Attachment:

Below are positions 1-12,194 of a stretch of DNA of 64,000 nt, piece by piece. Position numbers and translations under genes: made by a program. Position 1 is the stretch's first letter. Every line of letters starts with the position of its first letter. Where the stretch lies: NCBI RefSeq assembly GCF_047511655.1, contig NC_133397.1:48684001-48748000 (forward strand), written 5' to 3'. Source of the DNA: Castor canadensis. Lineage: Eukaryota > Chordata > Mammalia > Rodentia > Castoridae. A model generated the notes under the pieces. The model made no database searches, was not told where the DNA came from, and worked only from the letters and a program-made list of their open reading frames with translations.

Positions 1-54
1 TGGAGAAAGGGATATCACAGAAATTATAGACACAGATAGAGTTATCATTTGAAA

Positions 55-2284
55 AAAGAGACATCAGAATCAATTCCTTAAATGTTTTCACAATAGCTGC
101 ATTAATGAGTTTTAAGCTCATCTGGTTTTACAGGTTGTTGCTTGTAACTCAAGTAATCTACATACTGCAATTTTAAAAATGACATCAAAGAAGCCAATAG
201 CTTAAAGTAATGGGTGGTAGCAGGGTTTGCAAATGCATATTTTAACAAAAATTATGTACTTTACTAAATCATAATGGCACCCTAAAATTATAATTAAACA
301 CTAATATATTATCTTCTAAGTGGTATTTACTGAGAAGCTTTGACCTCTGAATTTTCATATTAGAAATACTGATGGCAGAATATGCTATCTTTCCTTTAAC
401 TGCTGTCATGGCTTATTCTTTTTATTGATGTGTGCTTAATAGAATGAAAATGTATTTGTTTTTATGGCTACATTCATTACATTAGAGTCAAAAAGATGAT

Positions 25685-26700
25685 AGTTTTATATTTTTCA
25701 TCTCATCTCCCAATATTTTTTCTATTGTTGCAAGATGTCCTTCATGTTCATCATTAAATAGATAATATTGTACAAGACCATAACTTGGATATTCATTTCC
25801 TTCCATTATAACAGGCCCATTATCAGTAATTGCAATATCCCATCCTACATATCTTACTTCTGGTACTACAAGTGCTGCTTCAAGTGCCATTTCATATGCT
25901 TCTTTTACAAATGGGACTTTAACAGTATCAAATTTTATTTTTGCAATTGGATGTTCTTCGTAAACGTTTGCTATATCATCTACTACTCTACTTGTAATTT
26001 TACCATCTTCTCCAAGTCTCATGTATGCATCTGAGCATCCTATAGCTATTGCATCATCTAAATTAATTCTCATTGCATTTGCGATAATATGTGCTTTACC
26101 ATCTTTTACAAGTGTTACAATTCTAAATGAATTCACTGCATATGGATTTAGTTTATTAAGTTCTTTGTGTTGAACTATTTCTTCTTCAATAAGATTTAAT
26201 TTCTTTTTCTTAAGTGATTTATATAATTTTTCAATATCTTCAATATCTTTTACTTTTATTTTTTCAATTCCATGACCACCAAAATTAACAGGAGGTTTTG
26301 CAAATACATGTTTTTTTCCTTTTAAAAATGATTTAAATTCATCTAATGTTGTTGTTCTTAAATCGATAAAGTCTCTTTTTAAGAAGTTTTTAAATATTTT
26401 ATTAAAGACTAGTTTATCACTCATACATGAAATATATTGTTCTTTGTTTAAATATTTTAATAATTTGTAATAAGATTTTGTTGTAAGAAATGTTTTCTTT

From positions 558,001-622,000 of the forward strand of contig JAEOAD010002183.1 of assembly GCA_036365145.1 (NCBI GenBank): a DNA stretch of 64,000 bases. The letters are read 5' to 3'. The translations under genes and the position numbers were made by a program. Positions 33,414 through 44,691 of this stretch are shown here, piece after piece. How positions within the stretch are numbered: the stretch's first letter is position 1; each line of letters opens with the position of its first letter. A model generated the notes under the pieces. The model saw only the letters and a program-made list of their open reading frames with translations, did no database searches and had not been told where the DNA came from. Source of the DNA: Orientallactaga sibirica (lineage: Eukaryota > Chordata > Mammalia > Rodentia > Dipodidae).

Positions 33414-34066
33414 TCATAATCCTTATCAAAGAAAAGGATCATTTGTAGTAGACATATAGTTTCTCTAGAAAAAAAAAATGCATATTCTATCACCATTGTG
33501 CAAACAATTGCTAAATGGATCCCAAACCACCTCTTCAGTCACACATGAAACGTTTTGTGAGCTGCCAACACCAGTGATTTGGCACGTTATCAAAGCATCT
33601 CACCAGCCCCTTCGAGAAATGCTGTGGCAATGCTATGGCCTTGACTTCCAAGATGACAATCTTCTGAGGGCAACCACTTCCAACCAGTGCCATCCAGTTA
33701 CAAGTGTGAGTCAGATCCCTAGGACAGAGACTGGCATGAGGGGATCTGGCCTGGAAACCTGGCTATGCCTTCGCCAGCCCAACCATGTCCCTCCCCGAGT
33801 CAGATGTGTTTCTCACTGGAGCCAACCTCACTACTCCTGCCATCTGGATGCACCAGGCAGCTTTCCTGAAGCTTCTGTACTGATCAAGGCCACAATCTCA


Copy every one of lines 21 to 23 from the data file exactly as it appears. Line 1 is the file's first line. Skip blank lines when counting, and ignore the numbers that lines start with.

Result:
Positions 33414-34066
33414 TCATAATCCTTATCAAAGAAAAGGATCATTTGTAGTAGACATATAGTTTCTCTAGAAAAAAAAAATGCATATTCTATCACCATTGTG
33501 CAAACAATTGCTAAATGGATCCCAAACCACCTCTTCAGTCACACATGAAACGTTTTGTGAGCTGCCAACACCAGTGATTTGGCACGTTATCAAAGCATCT